By OGJ editors
HOUSTON, July 10 -- Global energy consumption grew only marginally in 2001, increasing by 0.3%, marking the third consecutive year that consumption rose by less than 0.5% year-on-year. Such a modest increase was the result of an overall downturn in the world economy that was exacerbated by the aftermath of the Sept. 11, 2001, terrorist attacks on the US, BP PLC reported late last month in its annual statistical review of world energy.
Demand growth was particularly low in most of Asia and in the Americas, the report noted. "North American energy consumption fell by 2.4%, the first drop in a decade," the report stated, adding, "However, demand in China rose by 4.3%, and the 1.2% rise in the (former Soviet Union) was the third consecutive annual increase in the region as economic recovery continued."
Despite the events that caused lackluster growth in energy consumption, "the markets continued to operate, and supplies of oil and gas were maintained," said John Browne, BP chief executive. Browne attributed the sustained level of worldwide energy supply during 2001 to the diversity of energy supplies. "Nations need not be overconcerned about energy security in the face of unexpected world events," he said, adding that the US obtained 55% of its oil supplies from 60 countries in 2001, but none of the suppliers accounted for more than 16% of the total.
"There is oil and gas from the deep water of the Gulf of Mexico and the Caspian and Russia, oil from Angola and gas from Indonesia and Trinidad," Browne said. "Those concerned about energy should concentrate their efforts on maintaining that diversity," he added.
The performance among different energy sources were mixed in 2001, BP reported.
While worldwide consumption of natural gas, coal, and nuclear power grew, consumption of oil and hydroelectricity were down for the first time in years. Total world oil use reached 75.291 million b/d, a decline of 0.2% from 2000 figures. The decline was the first seen for oil use since 1993, BP said.
The only two regions to register increases in oil consumption were Europe and Africa. Africa's oil consumption rose 0.8% year-over-year, and Europe's oil use increased 0.6%.
Meanwhile, "Demand weakness was particularly pronounced in Asia, where consumption fell by 0.5% compared to a 10-year trend of 3.6% annual growth," the report said. Central and South America also saw a percentage decrease, down 1.1%. Percentage decreases were also seen in the Middle East, down 0.6%, the FSU, down 0.4%, and North America, down 0.3%.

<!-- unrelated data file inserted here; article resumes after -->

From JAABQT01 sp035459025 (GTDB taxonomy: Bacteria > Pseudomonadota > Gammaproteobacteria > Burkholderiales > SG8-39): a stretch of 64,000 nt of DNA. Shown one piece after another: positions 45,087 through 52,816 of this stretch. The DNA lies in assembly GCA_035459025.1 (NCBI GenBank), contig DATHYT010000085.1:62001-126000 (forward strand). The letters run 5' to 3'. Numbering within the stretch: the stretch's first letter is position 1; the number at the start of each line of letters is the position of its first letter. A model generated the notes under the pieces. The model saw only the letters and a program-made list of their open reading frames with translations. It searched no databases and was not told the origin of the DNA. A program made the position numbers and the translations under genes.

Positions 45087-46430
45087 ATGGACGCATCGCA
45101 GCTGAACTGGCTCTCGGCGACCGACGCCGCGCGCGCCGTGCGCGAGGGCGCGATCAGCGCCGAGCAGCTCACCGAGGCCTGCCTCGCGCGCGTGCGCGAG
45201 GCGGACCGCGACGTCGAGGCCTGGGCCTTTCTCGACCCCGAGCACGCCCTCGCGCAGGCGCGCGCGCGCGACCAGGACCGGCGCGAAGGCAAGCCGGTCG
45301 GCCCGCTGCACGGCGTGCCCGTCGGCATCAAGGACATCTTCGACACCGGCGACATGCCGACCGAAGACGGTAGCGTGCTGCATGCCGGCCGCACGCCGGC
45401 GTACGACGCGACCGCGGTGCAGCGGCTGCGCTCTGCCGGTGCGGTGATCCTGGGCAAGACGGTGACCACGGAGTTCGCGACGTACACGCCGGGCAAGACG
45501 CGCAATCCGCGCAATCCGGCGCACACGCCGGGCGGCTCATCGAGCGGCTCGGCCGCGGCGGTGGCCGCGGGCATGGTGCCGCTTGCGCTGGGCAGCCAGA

North America accounted for 30.4% of total world use in 2001, vs. 27.7% for Asia-Pacific, 21.7% for Europe, 6.2% for Central and South America, 5.9% for the Middle East, 4.8% for the FSU, and 3.3% for Africa.
Natural gas consumption rose in 2001, but only marginally, by 0.3%, which was down markedly from the 4.3% increase the previous year, BP reported. "While consumption in some parts of the world, particularly Asia, remained strong, demand was depressed in all three of the world's largest gas markets—the US, Russia, and the UK," the report said, adding that the gas demand decline in North America was "particularly severe" at a 4.9% decline year-over-year.
Africa registered the largest increase in natural gas consumption, up 8.2% for 2001. Increases were also seen in the Asia-Pacific region, up 5%, the Middle East, up 4.5%, Central and South America, up 4.1%, Europe, up 2.4%, and the FSU, up 0.3%.
Worldwide consumption of coal was up 1.7%, marking the second consecutive year of growth, BP said. The rise in coal consumption was fueled by a 5.4% increase in China, which accounts for 23.1% of worldwide coal demand. "This was the first increase in Chinese coal demand for 4 years," BP said. Coal consumption in the rest of the world, meanwhile, was relatively flat, falling in North America, Europe, and Africa and rising in Central and South America, the FSU, the Middle East, and Asia-Pacific.
Consumption of nuclear power was up by 2.8% last year, BP reported. Meanwhile, hydroelectric power usage fell for the first time since 1992, by 3.7%. "Dry conditions led to sharp falls in the US (down 22.7%), Brazil (down 11.7%), and Canada (down 7.4%)," BP noted. Nuclear and hydroelectric energy each still account for about 6% of total world energy demand, BP said.
Most members of the Organization of Petroleum Exporting Countries voluntarily restricted production during 2001. The 2.7% decline (about 720,000 b/d) in OPEC oil production, mainly from Saudi Arabia and Iraq, however, was "almost exactly offset of increases in non-OPEC production," BP noted. "The great majority of this increase came from a second year of strong production growth from the FSU, particularly as (an) increase of over 500,000 b/d from Russia," BP said.
Showing "modest" production volume increases outside OPEC were Mexico (3.1%), Brazil (5%), Equatorial Guinea (60.1%), and Norway (1%). These increases, however, were offset by declines in production from Colombia, down 12.1%, Australia, down 10.1%, and the UK, down 6.6%, BP said. US oil production was down 0.3% last year.
Worldwide production of natural gas was up 1.7%, with seven countries reporting increases of at least 10%. North America's production of gas grew by 1.6%, BP said. The fastest-growing region for gas production was the Middle East, up 6.7%. Expansions in LNG export projects in both Qatar and Oman led this growth, BP said.